Such nuances are likely to escape many customers, as is the fact that the predictive power of genetic data is “a moving target,” as Hunter describes it. Other than a few diseases or conditions, we simply don't know a lot about the effect of specific genes or mutations on risk. “Someone who's told they're at high risk now might plausibly be told they're at lower risk at some time in the future,” he says. “We're still in the early stage.”
Another concern of the FDA is the technical accuracy of the tests themselves — that is, are the companies' claims for the presence and absence of specific genes accurate? Much is at stake. If a test inaccurately identifies the BRCA gene found in Jolie's work-up, the FDA warns, “it could lead a patient to undergo prophylactic surgery, chemoprevention, intensive screening, or other morbidity-inducing actions, while a false negative could result in a failure to recognize an actual risk that may exist.”
23andMe claims to hold its analytical labs to the highest standards, but it hasn't made that case to the FDA's satisfaction despite the agency's repeated demands for validating data.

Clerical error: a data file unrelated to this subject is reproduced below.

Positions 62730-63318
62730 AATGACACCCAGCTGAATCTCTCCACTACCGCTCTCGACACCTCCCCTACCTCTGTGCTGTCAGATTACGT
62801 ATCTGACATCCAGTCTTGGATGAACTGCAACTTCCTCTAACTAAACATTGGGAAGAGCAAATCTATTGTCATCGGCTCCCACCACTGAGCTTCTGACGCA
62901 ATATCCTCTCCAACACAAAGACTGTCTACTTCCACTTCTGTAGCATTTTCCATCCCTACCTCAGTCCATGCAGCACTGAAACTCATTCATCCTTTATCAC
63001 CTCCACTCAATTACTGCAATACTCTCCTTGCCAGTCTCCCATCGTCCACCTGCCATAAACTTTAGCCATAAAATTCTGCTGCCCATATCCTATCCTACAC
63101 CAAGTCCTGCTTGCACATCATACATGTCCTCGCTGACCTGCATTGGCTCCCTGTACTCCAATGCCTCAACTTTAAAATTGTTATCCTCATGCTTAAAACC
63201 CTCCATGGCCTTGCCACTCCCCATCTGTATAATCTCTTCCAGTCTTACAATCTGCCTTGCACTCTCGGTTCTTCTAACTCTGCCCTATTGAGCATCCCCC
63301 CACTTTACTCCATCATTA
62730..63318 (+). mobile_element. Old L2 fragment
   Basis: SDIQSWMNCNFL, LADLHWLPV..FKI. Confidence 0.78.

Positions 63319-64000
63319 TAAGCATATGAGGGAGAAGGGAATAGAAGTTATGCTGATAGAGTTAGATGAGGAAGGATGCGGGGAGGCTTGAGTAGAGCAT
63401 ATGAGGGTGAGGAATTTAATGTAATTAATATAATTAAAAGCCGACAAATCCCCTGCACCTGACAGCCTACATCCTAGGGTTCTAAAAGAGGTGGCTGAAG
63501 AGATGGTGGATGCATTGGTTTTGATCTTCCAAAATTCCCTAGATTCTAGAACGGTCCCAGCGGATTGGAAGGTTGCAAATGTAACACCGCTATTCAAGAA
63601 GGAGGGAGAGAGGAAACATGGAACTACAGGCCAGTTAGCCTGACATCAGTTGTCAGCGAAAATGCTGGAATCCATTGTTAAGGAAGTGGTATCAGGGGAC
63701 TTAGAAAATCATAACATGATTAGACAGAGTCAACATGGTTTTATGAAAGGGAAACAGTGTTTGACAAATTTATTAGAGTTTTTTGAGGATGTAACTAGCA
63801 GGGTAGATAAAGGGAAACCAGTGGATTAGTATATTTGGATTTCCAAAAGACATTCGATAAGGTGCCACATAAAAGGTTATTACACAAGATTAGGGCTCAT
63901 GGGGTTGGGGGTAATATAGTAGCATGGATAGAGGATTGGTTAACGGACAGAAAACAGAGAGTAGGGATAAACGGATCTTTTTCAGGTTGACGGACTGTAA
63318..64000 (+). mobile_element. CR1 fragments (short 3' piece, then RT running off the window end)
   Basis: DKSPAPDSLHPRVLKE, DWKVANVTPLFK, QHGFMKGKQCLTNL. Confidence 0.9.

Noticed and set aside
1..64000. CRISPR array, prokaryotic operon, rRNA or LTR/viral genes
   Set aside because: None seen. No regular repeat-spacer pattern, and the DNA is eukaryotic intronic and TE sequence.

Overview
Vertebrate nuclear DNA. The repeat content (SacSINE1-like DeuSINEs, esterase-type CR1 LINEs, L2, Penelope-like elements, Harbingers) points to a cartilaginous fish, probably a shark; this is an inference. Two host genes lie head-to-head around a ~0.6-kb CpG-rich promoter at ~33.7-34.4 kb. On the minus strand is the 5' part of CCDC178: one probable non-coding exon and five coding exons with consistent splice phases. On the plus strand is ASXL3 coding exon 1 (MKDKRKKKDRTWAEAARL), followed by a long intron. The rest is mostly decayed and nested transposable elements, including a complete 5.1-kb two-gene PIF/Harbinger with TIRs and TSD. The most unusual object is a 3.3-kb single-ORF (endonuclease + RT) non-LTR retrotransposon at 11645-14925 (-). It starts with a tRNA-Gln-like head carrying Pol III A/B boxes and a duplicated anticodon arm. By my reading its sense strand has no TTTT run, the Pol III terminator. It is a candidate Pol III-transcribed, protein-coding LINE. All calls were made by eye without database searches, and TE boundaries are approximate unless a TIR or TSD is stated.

Judging from the sharp language in the FDA's most recent warning letter, it certainly appears that 23andMe has been shining the agency on. The FDA says it's been talking and meeting with company executives for more than four years, asking for specific data and issuing directives on how to rewrite its marketing material so it's not misleading to customers.
The agency says it hasn't heard a word from 23andMe since May — not even a response to a preliminary warning it issued in June, after the firm started marketing its test kits through Amazon.com. Meanwhile, 23andMe launched new marketing campaigns, including television ads, proving it was determined to bull ahead no matter what.
The company hasn't said much about its fraught history with the FDA, except for a Nov. 26 statement by Wojcicki acknowledging that “we are behind schedule with our responses” to the agency. That's one way of putting it: a weaselly way.
There's a role for genetic testing, perhaps even direct-marketed testing. But so far, 23andMe has flunked an important test of its credibility. It could have acknowledged the public's interest in reasonable oversight and complied with the FDA's regulations like a mature, responsible company. Instead it has bobbed and weaved like a bucket shop. That's not a great start for a new industry.
Michael Hiltzik is a columnist for the Los Angeles Times.
All rights reserved. This copyrighted material may not be re-published without permission. Links are encouraged.